Yikes. I’m no Pat Flynn, so I’m not going to post my income, but March shocked me, as far as inbound money goes. After hitting my number for February (which was admittedly modest), I raised it for March, only to have it fluctuate to below where February was. At two months in, I don’t have any real hard core advice, other than to know that your cash flow will probably jump around so it would be a good idea to have an emergency fund or back up plan, in case you have a few low-income months in a row. I have an emergency fund but I know that my friend invested in the best trading app uk had to offer and trades stocks in order to have a backup fund. Also, please don’t fall for the “6 figures in 6 months” hype that’s happening on Facebook; building a coaching or podcasting biz is just like other small businesses. You build it one step, one client, one episode at a time.
If money is an issue: First, let go of the overhyped ideas of making boatloads of money quickly, which seem to be prevalent today. Businesses are built slowly. Consider a “bridge job” or a part time job that could supplement your income.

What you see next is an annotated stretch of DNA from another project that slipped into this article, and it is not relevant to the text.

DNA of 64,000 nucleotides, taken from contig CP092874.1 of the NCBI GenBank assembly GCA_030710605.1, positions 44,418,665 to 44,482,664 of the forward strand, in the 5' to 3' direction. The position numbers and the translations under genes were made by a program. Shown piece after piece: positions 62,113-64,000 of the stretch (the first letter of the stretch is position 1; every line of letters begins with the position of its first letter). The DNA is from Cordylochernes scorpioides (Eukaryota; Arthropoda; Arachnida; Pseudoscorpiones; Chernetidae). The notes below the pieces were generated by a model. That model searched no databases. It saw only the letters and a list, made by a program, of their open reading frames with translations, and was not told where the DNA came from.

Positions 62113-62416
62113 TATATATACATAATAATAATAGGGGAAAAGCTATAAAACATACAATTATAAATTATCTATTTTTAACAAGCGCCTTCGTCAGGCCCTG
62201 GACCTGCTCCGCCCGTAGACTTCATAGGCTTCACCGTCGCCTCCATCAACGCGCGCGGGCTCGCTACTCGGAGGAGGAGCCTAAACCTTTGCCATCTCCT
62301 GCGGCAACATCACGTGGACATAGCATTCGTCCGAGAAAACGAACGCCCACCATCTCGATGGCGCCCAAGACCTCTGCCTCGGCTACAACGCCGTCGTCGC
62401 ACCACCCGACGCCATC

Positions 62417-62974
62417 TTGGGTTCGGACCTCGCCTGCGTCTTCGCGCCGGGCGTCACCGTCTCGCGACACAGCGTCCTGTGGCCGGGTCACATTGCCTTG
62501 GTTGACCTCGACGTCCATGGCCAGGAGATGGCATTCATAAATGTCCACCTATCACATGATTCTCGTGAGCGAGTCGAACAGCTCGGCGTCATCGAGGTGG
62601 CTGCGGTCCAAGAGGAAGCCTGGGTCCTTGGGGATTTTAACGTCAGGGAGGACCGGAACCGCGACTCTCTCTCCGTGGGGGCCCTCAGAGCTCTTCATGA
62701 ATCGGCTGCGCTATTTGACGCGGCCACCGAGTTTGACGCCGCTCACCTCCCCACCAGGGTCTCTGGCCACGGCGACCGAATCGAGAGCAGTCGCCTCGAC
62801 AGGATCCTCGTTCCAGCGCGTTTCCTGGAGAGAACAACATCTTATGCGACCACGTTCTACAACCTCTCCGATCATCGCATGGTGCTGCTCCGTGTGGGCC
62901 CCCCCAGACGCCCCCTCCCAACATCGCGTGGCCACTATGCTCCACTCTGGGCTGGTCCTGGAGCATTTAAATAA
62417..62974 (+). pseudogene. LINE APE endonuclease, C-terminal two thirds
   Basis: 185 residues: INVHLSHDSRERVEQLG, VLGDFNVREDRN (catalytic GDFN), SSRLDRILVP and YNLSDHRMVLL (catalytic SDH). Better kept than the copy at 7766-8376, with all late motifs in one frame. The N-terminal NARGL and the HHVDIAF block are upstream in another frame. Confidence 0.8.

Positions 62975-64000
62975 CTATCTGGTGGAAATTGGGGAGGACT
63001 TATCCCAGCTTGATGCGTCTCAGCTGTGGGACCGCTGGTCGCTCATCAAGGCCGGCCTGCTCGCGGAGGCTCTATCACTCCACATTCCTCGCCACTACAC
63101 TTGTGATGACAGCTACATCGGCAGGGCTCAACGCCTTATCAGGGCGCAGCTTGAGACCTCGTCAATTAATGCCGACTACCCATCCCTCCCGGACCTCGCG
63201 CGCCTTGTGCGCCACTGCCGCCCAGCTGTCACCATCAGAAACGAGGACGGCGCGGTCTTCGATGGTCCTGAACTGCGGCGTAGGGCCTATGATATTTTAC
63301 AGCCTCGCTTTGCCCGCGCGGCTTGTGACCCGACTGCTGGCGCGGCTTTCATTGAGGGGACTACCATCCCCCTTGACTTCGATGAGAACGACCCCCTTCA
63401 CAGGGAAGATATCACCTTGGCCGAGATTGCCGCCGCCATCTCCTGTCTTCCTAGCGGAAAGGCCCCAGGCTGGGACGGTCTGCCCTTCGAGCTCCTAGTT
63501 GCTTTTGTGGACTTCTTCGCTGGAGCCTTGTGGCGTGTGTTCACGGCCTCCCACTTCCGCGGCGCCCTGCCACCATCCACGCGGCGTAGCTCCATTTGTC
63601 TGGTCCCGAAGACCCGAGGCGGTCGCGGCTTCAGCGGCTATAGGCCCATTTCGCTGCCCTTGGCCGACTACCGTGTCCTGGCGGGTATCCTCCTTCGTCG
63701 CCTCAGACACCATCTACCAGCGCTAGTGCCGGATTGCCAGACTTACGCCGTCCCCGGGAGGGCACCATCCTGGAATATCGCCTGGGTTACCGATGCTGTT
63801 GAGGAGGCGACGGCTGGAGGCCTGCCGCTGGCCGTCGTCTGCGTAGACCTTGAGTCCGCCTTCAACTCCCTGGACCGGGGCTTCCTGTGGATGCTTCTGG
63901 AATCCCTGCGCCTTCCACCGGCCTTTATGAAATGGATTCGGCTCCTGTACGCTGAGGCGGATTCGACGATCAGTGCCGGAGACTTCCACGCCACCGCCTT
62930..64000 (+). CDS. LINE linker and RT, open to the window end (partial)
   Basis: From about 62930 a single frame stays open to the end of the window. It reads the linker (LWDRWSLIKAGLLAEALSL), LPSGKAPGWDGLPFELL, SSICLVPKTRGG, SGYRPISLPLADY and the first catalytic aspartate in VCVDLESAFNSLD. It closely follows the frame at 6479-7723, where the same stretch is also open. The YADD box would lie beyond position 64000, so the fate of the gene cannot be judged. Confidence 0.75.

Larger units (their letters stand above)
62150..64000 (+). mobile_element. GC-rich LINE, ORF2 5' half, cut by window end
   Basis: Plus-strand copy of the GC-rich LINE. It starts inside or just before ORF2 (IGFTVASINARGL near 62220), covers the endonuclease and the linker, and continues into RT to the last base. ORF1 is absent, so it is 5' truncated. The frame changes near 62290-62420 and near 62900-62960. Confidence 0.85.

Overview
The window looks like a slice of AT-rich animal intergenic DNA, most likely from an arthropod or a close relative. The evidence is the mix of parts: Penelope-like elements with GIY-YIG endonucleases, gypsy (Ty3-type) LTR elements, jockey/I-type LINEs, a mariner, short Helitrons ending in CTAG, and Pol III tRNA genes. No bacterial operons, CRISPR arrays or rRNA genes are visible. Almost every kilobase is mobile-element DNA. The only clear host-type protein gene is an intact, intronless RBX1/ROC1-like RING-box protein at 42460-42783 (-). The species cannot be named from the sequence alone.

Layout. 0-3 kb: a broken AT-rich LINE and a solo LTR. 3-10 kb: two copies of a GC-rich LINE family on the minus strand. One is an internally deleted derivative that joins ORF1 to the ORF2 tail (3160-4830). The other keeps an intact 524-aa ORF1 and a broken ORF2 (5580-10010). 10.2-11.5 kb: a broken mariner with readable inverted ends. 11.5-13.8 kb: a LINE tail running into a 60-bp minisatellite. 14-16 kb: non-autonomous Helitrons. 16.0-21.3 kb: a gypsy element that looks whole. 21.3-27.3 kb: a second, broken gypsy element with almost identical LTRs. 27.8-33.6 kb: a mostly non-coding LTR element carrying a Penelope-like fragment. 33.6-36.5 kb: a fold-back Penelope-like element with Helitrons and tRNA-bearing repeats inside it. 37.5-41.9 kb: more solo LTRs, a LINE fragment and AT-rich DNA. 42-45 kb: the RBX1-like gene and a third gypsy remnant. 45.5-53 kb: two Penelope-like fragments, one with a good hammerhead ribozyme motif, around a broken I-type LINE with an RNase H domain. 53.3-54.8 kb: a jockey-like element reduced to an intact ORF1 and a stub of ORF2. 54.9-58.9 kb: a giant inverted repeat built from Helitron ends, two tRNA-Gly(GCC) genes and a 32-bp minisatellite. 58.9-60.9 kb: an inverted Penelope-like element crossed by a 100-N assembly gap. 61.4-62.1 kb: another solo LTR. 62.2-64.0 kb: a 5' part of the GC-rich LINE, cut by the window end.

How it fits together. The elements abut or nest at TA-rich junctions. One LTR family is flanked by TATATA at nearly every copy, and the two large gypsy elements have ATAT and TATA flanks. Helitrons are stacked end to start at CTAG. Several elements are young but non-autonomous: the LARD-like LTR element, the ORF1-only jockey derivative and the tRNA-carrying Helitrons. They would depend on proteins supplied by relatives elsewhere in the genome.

9. Even if you’re not “ready” to offload some of the admin tasks, you should
My mastermind, biz coach, friends, and family, all asked me WHY I was still editing my podcast by myself. I’ll detail more in another post, but, putting the episode together each week was taking me a full 8 hour day, from the edit, recording the intro and outro, and creating the post to go with it. After a couple of very late nights, I finally “gave in” and found an editor. It was simply the best decision I’ve made, and it has saved me nearly an entire day each week. That’s made getting back to blogging possible, and allowed me to have even more daytime hours to get foundational pieces in place.
If you’re struggling with this: Look at what you’re doing day to day for your business, and see if there’s a task that is taking up a better part of a day for you, each week. What would it cost to have that “outsourced?” Can you look for lower cost options on a site like Fiverr? Take an honest look at the amount of time you’re spending, and divide it by what you’d pay someone else to do it. Also, it is so important to get help from other services for the more technical things within your business, for example, it would be a good idea to get a GDPR consultant (click to get more) so that you can properly protect the data of your company and any employees. This means that you are following guidelines properly and will not end up in trouble later down the line. This is another reason why it is so important to offload tasks if they are above your skillset.
Are you an entrepreneur that has thoughts on how the first year went for you? Please share below!